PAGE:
But while this may address some immediate needs, longer-lasting interventions will be needed in order to improve health security on the continent.
Gerald Mboowa, a researcher at Makerere University in Uganda, is hopeful that the continent will see a rise in the strength of its health regulators as a result of the pandemic, much as the Ebola outbreak led to the establishment of the African CDC. Currently, most regulators license imported technology for local use. “We need to work on a regulator at a continental level to oversee the regulation and development of diagnostics,” Mboowa says. This would allow new, locally-developed medical technology and pharmaceuticals to be quality-tested and approved.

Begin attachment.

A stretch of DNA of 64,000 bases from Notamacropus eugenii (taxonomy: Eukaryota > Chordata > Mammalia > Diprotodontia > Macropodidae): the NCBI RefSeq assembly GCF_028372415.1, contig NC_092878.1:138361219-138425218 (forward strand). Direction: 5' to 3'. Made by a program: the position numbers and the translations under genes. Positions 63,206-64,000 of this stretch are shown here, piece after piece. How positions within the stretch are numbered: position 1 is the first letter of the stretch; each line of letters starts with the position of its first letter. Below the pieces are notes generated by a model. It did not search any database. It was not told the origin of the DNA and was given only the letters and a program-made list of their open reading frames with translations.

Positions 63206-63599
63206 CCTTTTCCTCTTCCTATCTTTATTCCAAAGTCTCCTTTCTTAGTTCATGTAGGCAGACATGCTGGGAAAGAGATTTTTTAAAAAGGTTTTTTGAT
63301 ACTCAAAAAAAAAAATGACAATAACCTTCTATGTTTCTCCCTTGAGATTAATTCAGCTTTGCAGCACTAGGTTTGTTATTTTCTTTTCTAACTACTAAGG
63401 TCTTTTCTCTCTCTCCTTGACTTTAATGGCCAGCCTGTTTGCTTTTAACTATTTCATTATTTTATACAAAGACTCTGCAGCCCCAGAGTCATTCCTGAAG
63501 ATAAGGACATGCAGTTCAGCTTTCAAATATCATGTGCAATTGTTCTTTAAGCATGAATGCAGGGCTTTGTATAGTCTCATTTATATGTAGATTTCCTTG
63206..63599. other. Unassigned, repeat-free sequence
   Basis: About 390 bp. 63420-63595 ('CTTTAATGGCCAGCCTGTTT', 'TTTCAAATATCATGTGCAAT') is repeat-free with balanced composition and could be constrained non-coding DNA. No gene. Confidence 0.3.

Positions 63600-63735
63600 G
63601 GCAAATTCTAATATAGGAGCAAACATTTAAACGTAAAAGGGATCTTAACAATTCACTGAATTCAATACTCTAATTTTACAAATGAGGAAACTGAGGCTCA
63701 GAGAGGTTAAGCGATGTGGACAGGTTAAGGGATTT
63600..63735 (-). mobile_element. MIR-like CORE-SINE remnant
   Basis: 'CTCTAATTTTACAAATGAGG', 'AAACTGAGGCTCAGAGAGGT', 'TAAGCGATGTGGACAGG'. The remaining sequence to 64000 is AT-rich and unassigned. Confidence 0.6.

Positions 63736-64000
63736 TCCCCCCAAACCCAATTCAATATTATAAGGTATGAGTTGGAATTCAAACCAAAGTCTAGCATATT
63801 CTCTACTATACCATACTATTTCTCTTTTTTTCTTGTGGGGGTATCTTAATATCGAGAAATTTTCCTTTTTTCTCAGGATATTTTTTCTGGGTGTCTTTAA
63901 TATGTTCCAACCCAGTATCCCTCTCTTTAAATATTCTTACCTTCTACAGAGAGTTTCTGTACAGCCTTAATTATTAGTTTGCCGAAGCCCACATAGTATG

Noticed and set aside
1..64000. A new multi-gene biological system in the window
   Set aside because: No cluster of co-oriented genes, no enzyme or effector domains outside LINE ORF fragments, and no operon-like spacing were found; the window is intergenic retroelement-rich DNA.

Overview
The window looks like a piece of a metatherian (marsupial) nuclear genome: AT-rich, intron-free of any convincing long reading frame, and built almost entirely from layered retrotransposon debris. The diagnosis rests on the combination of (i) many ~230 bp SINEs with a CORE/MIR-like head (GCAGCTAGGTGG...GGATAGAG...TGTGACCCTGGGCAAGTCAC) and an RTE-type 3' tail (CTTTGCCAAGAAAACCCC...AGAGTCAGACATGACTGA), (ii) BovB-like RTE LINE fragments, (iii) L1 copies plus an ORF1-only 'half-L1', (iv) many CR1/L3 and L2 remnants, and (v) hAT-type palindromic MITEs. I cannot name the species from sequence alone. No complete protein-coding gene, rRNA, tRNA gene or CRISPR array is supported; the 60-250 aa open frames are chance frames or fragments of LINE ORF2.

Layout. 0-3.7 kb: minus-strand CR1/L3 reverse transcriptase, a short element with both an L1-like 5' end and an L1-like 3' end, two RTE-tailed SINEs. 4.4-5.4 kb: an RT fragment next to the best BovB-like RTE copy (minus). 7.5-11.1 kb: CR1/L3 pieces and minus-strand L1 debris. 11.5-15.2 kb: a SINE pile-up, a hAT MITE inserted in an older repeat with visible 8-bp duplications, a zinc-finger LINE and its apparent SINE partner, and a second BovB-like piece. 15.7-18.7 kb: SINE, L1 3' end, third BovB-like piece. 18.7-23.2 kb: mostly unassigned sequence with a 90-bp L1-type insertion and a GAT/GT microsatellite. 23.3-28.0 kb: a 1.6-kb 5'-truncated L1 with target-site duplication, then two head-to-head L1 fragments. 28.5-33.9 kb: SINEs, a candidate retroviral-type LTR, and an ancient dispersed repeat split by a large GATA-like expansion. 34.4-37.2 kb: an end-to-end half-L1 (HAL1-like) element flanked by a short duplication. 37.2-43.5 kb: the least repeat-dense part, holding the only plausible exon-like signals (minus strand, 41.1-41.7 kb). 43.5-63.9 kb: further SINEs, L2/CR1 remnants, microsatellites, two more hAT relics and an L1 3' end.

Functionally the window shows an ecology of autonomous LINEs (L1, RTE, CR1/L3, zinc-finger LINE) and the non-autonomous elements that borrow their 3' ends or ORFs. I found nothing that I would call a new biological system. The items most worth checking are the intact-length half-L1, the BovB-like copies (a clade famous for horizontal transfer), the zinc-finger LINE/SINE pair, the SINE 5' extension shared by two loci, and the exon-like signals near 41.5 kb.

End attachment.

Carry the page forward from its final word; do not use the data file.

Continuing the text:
For Catherine Kyobutungi, of the African Population and Health Research Centre, the continent’s handling of the pandemic has illustrated the depth and wealth of knowledge among its scientists, in spite of the many resource limitations they face. “It is time for us, the scientists, to say this is the capacity that exists here, and you don’t need to look outside [the continent] for expertise.”
Researchers are taking advantage of the flood of research funding opportunities, both within and outside the continent, that have resulted from the pandemic. Still others are diverting funds from other research projects to study the makeup and movement and SARS-CoV-2 in their countries.
While the pandemic has been a brutal wake up call, the worst is yet to come for the continent as its number of confirmed cases continues to climb. Experts hope that in its aftermath—as with the establishment of the CDC—African governments will see an incentive to put healthcare and research at the center of its plans for the future.